Thank you for your patience. Please accept our sincere apologies for the inconvenience caused on this occasion.

It must be explained that all passengers are advised at time of booking that check-in beings three hours prior to flight and ceases one hour before the flight leaves. This allows for the processing of passengers

and baggage along with the necessary security checks. Our records indicate that you checked in at the Airports Authority of Trinidad and Tobago kiosk at 6:50am however, presented your baggage at our

counter at 7:35am after check in closure. Accordingly, our agents at Trinidad could not accept your baggage without incurring a delay to this service. Hence, you were offered the option to leave your luggage with your relatives or travel stand-by on another service.

We wish to assure you that our team members are trained to communicate with our guests in a

professional and courteous manner. They are also expected to assist when things do not go as planned. We regret that your experience did not meet your expectation or indeed our standard.

In instances when a passenger travels on a flight other than as per their ticket, a fee is attached. If was noted that on a customer service basis. the applicable fees were waived at both Trinidad and Jamaica.

We do appreciate that this was an unfortunate situation. However, in light or the above we regret to advise that we are unable the entertain the claim presented.

Our investigation notes that BW 500 on February **, 2012 was delayed due to a mechanical issue. As a measure of our concern and regret, we have approved a transportation voucher valued USD 150.00 in settlement of' your claim. This voucher can be used towards the purchase of a ticket (excluding taxes) for further travel on Caribbean Airlines, is valid for one year from the date of issue and non-transferable. It cannot be extended or redeemed for cash and must he presented to one or our Ticket Offices when being utilized. Lost or damaged vouchers will not he re-issued. Kindly provide your mailing address in order that we may post this voucher to you.

Once again, we extend our apologies to you. It is our hope that this unfortunate incident will not continue to mar your opinion of Caribbean Airlines but that you will allow us another opportunity to provide you with service to your entire satisfaction when next you travel.


Customer Experience Officer



Dear [redacted]

We acknowledge your response and again apologize for the inconvenience experienced on this occasion.

We understand that our answer was not as you had anticipated and regret that our decision remains unchanged. We assure you that is always our intention to provide a hassle free safe and comfortable service to our travelers.

[redacted], we would like to again express our apologies. We hope that this unfortunate incident will not continue to reflect adversely on Caribbean Airlines Limited and we look forward to the opportunity to prove that we are capable of provide excellent service.





I have reviewed the response made by the business in reference to complaint ID# [redacted], and have determined that my complaint has NOT been resolved because:

[redacted] response to my complaint basically says that because I accepted the flight to Jamaica it's my own fault that I was nearly deported. I do not want to fly with Carribean airlines ever again after being traumatized and laughed at. I cannot express in writing how traumatized and afraid I was when I thought I was going to be stranded in Jamaica.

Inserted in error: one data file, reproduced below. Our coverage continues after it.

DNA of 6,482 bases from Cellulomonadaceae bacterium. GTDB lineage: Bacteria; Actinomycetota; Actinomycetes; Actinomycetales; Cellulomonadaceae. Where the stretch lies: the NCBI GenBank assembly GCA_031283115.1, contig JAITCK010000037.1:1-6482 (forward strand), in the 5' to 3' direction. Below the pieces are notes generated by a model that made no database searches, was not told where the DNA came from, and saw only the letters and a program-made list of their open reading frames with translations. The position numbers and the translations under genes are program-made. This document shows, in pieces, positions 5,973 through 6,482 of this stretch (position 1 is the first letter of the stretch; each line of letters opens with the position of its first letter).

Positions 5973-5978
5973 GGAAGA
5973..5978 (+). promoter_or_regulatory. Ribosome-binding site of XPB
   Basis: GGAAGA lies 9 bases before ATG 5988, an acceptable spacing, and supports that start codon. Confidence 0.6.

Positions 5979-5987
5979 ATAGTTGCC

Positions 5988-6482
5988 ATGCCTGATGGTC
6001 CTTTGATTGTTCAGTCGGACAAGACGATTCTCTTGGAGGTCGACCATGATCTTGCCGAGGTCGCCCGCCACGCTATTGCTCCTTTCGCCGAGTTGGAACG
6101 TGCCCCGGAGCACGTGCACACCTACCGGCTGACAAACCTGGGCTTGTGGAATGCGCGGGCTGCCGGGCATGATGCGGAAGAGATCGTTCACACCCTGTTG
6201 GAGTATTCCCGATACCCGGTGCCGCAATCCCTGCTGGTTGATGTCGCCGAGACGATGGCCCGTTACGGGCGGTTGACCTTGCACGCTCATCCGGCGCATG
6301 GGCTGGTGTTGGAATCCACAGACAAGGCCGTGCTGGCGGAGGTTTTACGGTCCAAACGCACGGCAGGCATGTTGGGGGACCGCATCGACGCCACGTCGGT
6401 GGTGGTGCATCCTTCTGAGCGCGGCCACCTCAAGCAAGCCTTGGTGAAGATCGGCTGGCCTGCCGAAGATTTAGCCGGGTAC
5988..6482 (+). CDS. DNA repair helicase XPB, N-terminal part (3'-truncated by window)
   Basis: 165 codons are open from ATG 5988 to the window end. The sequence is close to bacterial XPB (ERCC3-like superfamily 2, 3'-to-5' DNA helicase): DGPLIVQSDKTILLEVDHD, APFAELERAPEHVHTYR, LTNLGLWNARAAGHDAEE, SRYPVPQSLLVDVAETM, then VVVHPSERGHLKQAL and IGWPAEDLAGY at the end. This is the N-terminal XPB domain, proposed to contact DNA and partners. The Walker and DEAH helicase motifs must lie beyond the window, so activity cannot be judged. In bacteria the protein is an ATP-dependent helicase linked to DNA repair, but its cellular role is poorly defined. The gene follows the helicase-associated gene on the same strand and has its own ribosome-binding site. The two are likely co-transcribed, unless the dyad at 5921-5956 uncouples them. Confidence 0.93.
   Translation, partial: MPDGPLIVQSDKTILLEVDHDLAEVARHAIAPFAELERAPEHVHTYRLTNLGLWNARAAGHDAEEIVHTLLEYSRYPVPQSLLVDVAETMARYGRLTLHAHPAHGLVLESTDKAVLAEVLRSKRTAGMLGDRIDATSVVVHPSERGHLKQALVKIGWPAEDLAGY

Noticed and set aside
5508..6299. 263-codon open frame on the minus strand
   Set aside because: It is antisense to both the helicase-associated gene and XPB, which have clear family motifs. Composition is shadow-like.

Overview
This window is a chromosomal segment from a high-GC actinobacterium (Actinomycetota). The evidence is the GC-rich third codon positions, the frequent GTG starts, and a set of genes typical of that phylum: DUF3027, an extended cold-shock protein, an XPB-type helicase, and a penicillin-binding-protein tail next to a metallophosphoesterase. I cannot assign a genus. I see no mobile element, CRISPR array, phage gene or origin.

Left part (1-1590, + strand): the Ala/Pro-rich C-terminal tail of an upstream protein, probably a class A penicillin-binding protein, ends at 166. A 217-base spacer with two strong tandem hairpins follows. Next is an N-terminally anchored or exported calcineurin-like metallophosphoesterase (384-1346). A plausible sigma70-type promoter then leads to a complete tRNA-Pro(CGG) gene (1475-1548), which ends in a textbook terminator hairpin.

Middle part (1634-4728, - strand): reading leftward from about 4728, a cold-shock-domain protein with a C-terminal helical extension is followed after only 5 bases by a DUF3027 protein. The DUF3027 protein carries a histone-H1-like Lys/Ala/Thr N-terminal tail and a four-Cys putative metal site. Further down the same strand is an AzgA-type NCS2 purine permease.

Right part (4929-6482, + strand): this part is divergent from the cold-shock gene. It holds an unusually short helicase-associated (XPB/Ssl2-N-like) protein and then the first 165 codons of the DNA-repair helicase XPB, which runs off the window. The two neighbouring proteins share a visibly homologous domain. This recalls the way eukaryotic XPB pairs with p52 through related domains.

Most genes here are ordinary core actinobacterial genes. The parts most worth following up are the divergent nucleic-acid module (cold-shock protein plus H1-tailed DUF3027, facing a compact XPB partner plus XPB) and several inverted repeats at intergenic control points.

The voucher offer is a slap in the face. No one who was nearly departed from a country because of an airline would fly with that airline again. I would like a monetary refund to utilize with an airline of my choosing that cares for the well being of it's passengers. A few weeks ago I flew with American Airlines who was quite accommodating. That airline provided a safe and comfortable transport for me from New York to Trinidad.

Carriers like Caribbean Airlines have heightened responsibility for the safety and well being of it's passengers. Putting a passenger on a plane and failing to inform them that when they get to another foreign country (Jamaica) that they will have to pay a fee or remain stranded is unacceptable. Waiving the after the passenger is nearly deported and taken to the counter by an immigration officer does not constitute doing the passenger a favor. The Caribbean Airlines is notorious for mistreating it's passengers an they need to improve. As I mentioned in my first letter I thought the first incident was a fluke. But two unpleasant and more importantly, UNSAFE experiences, is unacceptable.

The fact that Caribbean Airlines is repeatedly apologizing for the faults of its business without offering recourse indicates that (1) There is a problem and (2) is unacceptable when passengers pay them money for safe transport.

Review: hello and good evening. to whom it may concern, in 4/**/13 I traveled to guyana from jfk new york. upon arrival at geo guyana. I noticed my bag opened and items were missing. 2 blackberry bold 4 phones and two phone chargers. I filled out a complaint and still have not recieved a call or letter as of yet. Please contact me at cell # ###-###-####. I have had no success in making contact with this business over the past 4 months. My emails or phone messages have not been returned.Desired Settlement: Cash or Airline Credit in the total amount of missing estimated value ($920.00)



Dear [redacted],

We acknowledge receipt of your correspondence and wish to advise a formal response was sent to [redacted]' mailing address on May **, 2013.


Customer Experience

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Address: Concourse B, Terminal 4, JFK International Airport, Jamaica, New York, United States, 11430